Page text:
Tuesday, October 27, 2009

Is Bilingual Education Best for American Students?

(excerpted from SchooDoodle.com)

I watched the piece featured below on the Today Show this morning that presents the pros and the cons of bilingual instruction in U.S. public schools. This is an ongoing debate, some feel that Hispanic students are better off being completely immersed in English so they may adapt to an English speaking nation- while others fear that teaching only in English limits what students will learn and will subsequently fall behind.

The Hispanic population is growing rapidly and is playing a significant role in American society and the workforce. Public schools in cities such as Charlotte, NC have embraced teaching students both English and Spanish and are reporting positive results. Where do you stand on this debate? Watch the piece below and let me know what you think- share your comments in Twitter and on our Facebook Page.


Adriana said...

Thank you so much for sharing this video. I am not happy with the bilingual educational opportunities for my son so I am considering homeschooling him.

Jessica said...

Thank you for stopping by Adriana.

My girls attend a dual language school. I'm so excited that they're getting more interaction and learning experiences in Spanish.

It was a weighted decision for us to choose a dual language school verses gifted and talented school. And we're happy.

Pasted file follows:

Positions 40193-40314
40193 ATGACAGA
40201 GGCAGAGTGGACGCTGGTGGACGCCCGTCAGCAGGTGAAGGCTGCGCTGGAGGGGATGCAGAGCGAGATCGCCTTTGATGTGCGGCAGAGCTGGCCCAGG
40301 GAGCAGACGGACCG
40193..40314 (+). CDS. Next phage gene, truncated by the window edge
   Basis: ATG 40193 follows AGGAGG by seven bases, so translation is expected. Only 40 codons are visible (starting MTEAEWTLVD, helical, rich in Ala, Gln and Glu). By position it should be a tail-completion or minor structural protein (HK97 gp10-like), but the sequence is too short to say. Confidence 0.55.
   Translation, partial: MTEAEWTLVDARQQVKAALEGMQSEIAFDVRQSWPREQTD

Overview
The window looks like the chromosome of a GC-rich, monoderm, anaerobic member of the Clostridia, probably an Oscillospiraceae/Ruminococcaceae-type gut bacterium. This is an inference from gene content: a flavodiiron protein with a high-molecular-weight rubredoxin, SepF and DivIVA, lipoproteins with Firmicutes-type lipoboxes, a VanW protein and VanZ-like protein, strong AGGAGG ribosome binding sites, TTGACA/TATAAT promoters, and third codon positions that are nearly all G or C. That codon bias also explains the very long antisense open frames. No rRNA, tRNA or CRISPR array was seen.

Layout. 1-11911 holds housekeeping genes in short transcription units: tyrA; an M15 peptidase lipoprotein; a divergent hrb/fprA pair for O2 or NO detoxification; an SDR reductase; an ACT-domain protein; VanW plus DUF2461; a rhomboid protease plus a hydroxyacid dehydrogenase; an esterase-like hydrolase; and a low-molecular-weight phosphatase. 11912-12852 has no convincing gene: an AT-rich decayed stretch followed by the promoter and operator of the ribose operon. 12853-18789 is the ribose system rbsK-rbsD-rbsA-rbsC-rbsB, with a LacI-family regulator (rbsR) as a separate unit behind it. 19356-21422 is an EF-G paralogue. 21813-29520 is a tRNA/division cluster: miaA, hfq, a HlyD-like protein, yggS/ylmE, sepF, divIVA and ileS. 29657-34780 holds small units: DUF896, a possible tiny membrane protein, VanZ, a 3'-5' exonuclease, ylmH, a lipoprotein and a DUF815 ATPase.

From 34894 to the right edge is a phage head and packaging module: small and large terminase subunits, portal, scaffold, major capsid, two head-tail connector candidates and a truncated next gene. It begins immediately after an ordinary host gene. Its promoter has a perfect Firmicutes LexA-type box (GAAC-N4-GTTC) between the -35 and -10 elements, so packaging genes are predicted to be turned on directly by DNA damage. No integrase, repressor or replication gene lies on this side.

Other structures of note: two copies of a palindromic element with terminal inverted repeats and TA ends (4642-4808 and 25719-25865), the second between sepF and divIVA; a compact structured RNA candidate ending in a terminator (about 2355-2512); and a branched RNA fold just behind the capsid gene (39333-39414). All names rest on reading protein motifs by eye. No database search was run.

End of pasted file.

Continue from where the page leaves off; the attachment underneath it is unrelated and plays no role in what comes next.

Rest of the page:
All the best to you and your son. I admire homeschool families.

Anonymous said...


Thanks for sharing this video. It's always nice to see bilingual education discussed in mainstream media.

I like the idea of reframing the debate around what is best for the student rather than a simplistic bilingual or monolingual argument. It would be nice to see new legislation from the Obama Administration though that really reflects this way of thinking, rather than creating an environment where schools feel pressured to get rid of their bilingual education programs because of their perceived threat to test scores.

Agnes said...

Bilingual education continues to receive criticism in the national media. Bilingualism has positive effects on children's linguistic and educational development. When children continue to develop their abilities in two or more languages, they gain a deeper understanding of language. The person who knows only one language does not truly know that language. Research suggests that bilingual children may also develop more flexibility in their thinking as a result of processing information through two different languages.